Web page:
When 'Being Nosy' Can Be a Powerful Technique
There is nothing quite as alluring and seductive as sharing time with someone who finds you extremely interesting.We all love to talk about ourselves and find it very flattering when another party seems to be fascinated by some aspect of our experience, background or area of specialty. Having someone ask us probing questions about what WE love to do or who WE are creates a very positive mental and emotional bond of sorts with that individual.

It seems all too common, however, in casual conversation with someone else, we ultimately feel compelled to talk more about ourselves, a subject definitely much less interesting to the other party (e.g. BORING and forgettable). Message: stay aware of this natural compulsion and begin to make the conscious shift to focusing more on the other person.

Authors Linda Kaplan Thaler and Robin Koval in their book, The Power of Small -- Why Little Things Make All the Difference (2009), cite a recent clinical psychology study revealing "being nosy" is actually a turn-on. The more curious people are during a conversation, the more positive the outcome, whether it is a casual encounter or one where a deeper connection is sought. Either way, the other person feels important and valued, which then has a boomerang effect on the person asking the questions. Who doesn't like being around someone who seem infinitely more interested in our lives than their own?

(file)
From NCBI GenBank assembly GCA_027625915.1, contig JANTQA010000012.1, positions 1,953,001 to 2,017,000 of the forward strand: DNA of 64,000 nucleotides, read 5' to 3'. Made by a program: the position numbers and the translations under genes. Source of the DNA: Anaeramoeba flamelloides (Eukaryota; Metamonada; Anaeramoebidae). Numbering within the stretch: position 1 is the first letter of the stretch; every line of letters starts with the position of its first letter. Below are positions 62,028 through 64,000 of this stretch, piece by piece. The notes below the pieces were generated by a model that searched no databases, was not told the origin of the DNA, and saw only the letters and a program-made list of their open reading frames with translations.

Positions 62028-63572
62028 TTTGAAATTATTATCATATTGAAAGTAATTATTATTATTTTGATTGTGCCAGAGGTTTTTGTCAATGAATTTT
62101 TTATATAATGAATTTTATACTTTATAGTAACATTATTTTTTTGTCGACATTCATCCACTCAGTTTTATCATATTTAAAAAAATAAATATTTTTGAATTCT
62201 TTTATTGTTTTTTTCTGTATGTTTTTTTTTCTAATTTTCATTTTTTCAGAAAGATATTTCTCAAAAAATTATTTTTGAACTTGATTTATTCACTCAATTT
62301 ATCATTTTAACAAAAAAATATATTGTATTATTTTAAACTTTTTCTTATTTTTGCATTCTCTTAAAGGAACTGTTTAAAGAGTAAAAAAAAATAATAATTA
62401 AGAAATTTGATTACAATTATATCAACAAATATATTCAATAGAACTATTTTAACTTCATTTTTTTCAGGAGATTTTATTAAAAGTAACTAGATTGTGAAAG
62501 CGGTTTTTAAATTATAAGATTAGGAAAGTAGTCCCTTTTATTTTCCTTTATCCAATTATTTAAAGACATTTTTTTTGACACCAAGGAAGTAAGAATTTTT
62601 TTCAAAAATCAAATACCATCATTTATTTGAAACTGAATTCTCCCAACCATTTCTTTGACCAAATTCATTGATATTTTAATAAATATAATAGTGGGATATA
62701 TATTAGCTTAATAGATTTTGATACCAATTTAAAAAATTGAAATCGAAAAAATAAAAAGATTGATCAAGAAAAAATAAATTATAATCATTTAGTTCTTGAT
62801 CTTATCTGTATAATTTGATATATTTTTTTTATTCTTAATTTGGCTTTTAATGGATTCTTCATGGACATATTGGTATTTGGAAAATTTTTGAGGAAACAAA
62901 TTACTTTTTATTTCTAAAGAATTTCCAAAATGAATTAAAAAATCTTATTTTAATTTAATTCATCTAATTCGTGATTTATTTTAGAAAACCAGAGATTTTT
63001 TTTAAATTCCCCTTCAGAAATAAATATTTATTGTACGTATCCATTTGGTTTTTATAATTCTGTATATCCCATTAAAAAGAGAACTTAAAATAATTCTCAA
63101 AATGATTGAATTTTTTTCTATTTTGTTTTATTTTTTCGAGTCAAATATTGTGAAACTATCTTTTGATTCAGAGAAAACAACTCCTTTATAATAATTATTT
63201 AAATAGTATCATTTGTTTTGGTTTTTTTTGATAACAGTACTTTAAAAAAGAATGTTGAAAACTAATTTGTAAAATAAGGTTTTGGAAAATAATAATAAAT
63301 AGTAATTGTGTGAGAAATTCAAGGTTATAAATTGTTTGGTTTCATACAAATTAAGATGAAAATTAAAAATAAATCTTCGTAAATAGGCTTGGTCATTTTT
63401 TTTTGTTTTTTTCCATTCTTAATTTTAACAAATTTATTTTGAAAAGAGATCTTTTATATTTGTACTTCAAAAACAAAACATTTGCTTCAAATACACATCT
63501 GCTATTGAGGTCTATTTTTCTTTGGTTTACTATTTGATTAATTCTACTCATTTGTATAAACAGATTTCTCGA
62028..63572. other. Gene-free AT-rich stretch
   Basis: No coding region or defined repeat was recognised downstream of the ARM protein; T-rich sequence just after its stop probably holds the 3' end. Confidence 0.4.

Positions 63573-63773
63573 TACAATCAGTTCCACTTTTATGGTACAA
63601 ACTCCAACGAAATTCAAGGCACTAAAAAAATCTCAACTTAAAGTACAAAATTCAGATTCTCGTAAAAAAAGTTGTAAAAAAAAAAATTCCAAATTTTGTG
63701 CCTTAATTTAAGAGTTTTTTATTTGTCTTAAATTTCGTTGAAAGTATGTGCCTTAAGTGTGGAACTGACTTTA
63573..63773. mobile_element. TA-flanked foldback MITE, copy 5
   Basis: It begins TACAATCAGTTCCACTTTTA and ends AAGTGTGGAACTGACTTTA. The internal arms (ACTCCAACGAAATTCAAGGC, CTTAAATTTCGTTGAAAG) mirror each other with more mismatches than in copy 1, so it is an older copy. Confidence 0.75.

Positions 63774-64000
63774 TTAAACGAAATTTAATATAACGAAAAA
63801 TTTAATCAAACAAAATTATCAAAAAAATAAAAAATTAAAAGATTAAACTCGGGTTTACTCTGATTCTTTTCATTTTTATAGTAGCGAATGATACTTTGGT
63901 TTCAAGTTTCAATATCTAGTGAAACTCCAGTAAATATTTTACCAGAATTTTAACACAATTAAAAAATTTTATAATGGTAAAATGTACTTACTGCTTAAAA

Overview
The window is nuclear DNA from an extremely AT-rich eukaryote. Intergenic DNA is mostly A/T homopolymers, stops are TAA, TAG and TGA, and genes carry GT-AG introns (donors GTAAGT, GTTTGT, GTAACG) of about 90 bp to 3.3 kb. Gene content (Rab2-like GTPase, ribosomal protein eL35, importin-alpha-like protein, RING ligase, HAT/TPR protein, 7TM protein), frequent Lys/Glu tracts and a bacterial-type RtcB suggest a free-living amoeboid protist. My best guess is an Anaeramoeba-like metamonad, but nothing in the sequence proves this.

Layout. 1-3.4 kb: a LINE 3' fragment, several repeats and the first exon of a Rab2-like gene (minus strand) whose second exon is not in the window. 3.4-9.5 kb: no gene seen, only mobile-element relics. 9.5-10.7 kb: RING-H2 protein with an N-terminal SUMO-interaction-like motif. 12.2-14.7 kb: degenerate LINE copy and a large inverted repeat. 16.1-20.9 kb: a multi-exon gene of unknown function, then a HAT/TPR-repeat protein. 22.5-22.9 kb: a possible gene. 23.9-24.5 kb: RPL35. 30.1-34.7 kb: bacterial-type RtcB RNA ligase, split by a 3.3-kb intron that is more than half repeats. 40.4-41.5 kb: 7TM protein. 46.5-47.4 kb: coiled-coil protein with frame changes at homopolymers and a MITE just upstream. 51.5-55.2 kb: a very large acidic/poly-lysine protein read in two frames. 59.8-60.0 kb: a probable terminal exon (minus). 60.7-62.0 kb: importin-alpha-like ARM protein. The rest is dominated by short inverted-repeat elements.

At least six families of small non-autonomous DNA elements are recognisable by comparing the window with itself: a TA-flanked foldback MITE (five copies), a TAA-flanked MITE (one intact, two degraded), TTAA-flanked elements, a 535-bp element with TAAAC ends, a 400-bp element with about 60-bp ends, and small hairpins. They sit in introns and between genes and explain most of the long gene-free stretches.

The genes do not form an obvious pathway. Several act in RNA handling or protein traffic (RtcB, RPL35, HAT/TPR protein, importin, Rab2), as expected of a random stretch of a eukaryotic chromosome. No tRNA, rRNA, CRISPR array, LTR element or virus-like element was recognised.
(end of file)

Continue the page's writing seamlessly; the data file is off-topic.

Be that person! Leave a lasting positive impression by focusing more on the other person than on yourself. This rapport-building technique should become a habit for you and should be a reflection of who you really are -- someone who sincerely cares about others and puts their needs first.

[This article was originally posted on an earlier date]

Andy Robinson, founder of Career Success Partners, is a leading authority on career success and a 15-year career coaching veteran.

Read more » articles by this approved career expert.

Get Some Leverage
Sign up for The Work It Daily Newsletter
Follow
Who Should Own the ERP System? Hint: It's Not IT.

Besides payroll, one of your organization’s largest spends is probably on technology. You spent thousands of dollars to implement your new ERP system. Years later you’re still using the same version with manual compliance-related workarounds. The ERP system needs to be kept current. What do you do?

Read moreShow less
Man listens to boss during a meeting

Did your PTO request get denied? Due to restructurings, layoffs, and crunches, companies are now buckling down on employees and their PTO. Here's my concern...

Read moreShow less
Featured